March 18, 2012
The Democratic congressional candidates in Maryland's 6th District largely agree on major issues facing the country: They all favor immigration reform, more infrastructure spending to help boost the economy and a woman's right to have an abortion. But despite broadly similar positions, a few subtle differences emerged at a forum in Gaithersburg on Sunday, where several hundred voters turned out to hear the five candidates speak. They offered different answers on how to handle Iran, for instance, and what should be done to address ethical lapses in Washington.
March 29, 2011
President Obama's explanation for his decision to participate in the attacks on Libyan leader Moammar Gadhafi's forces will likely not satisfy his critics on either side, and it certainly came much later than it should have. But it did present a cohesive explanation for why we intervened and a reasonable framework for decisions about whether we will do so in other conflicts. The president said the U.S. acted to prevent a looming humanitarian disaster if pro-Gadhafi forces had been allowed to crush the rebel stronghold of Benghazi and methodically slaughter thousands of the city's inhabitants, as the dictator had boasted he would do. Mr. Obama also noted the destabilizing effect a flood of refugees across Libya's borders would have on the fragile democratic transitions in neighboring Egypt and Tunisia, as well as the lessons other tyrants in region might draw from seeing the U.S. sit idly by as the Libyan government massacred its own citizens.
March 2, 2011
When the Pasha of Tripoli authorized Barbary pirates to hold ships and crews of the infant United States for ransom in the early nineteenth century, President Thomas Jefferson responded by ordering the U.S. Navy to shell his capital, then he sent in the Marines. However, that may not be the wisest course for the U.S. regarding the current situation in Libya, where the aging dictator Moammar Gadhafi is locked in a desperate bid to retain power in the face of an armed popular uprising.
July 27, 2007
CHICAGO -- During the Democratic debate in South Carolina, I heard something I never expected to hear: Sen. Hillary Rodham Clinton coming out against U.S. military intervention. At least I think she was coming out against U.S. military intervention. Asked if U.S. troops should be sent to Darfur, the New York Democrat made a valiant effort to dodge the question by declaiming about sanctions, divestment and U.N. peacekeepers. But when pressed, "How about American troops on the ground?" she finally said, a bit awkwardly, "American ground troops I don't think belong in Darfur at this time."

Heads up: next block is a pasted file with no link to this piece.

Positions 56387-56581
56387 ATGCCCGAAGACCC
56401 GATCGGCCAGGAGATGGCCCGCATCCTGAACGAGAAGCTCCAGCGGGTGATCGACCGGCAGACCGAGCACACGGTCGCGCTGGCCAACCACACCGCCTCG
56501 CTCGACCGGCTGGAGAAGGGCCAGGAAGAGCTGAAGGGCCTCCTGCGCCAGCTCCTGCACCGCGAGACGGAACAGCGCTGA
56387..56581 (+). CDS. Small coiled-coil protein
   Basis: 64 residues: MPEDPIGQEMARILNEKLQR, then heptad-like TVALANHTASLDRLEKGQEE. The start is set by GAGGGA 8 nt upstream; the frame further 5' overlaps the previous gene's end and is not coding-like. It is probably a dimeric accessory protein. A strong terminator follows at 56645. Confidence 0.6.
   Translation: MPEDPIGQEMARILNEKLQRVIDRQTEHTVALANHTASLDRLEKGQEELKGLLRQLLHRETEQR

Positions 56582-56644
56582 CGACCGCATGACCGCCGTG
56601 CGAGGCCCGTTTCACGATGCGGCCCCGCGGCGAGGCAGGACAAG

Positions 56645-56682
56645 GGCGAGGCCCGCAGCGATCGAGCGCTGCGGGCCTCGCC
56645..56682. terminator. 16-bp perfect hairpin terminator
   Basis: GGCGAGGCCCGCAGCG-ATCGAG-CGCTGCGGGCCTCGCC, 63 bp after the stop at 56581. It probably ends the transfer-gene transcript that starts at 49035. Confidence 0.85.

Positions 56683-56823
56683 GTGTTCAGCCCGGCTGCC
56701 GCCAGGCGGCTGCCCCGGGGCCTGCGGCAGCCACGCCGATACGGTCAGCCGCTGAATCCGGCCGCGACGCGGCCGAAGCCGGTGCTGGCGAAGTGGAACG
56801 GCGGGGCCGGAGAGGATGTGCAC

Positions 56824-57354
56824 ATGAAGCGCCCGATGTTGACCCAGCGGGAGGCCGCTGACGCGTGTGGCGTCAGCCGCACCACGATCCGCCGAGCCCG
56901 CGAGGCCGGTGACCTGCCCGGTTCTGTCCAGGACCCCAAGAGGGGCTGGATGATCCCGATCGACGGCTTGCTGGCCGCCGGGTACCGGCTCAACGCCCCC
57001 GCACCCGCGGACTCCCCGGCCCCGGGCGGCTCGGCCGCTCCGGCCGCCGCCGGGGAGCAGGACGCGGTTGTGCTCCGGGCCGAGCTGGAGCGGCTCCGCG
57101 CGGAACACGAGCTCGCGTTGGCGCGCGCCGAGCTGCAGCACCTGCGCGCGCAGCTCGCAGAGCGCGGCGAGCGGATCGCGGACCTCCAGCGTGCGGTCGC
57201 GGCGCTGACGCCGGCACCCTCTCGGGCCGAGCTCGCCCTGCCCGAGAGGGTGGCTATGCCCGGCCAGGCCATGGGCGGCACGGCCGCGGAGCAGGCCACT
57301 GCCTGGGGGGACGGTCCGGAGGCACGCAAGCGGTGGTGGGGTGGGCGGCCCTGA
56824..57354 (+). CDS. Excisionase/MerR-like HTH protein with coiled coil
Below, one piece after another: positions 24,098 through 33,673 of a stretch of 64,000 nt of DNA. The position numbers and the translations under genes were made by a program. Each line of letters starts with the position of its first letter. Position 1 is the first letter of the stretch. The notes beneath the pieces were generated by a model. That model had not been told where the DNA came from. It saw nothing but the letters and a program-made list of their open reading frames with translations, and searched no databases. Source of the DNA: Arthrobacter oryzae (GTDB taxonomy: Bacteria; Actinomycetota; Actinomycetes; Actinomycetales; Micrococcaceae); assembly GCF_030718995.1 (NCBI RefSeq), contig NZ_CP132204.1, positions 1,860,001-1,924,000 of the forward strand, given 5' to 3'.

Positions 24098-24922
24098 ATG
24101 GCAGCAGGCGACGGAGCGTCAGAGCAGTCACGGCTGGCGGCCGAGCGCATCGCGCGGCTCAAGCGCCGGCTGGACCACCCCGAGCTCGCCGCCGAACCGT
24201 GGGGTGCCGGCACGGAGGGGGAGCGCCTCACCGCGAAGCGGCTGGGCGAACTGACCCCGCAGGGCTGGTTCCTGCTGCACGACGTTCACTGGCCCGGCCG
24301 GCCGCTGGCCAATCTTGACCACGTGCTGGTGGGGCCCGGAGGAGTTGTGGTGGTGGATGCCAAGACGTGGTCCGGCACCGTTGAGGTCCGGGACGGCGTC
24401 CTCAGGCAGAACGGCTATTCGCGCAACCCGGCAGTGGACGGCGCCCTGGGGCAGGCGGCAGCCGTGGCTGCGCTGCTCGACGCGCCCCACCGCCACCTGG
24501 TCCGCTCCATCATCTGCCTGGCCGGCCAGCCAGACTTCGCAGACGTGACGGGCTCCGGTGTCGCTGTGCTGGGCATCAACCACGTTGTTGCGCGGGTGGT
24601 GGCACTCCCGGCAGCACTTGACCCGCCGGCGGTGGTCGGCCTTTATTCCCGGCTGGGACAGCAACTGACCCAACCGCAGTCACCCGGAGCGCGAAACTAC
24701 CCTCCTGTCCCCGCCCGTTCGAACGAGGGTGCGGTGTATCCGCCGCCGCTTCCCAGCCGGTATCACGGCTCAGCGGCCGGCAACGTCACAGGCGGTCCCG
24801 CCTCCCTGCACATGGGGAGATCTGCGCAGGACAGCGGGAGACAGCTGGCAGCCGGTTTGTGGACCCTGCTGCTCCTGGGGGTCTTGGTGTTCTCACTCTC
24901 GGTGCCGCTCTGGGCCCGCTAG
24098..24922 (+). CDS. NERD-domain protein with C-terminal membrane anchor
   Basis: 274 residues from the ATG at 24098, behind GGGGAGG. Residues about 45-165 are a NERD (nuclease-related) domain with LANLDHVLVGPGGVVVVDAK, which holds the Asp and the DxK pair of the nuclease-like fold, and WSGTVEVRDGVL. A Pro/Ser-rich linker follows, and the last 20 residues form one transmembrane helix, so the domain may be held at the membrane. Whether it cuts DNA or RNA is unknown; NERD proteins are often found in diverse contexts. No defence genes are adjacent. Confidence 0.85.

February 15, 2006
Feb. 15--1933: President-elect Franklin D. Roosevelt escaped an assassination attempt in Miami that killed Chicago Mayor Anton J. Cermak. 1989: The Soviet Union announced that the last of its troops had left Afghanistan, after more than nine years of military intervention.
April 26, 2001
WASHINGTON - The United States would intervene militarily to defend Taiwan if the island were attacked by China, President Bush said yesterday, making what foreign policy analysts said was the most explicit U.S. promise of armed assistance for Taipei in more than two decades. Later, the president seemed to soften his pledge, denying that there was any change in U.S. policy and describing American military intervention as an option and not a guaranteed result of an attack on Taiwan. Even so, the comments added up to a hardening in U.S. rhetoric toward Beijing, if not a new policy, raising the oft-feared but seldom-discussed prospect of a U.S.-China war at a time when relations between the countries already are at a low point.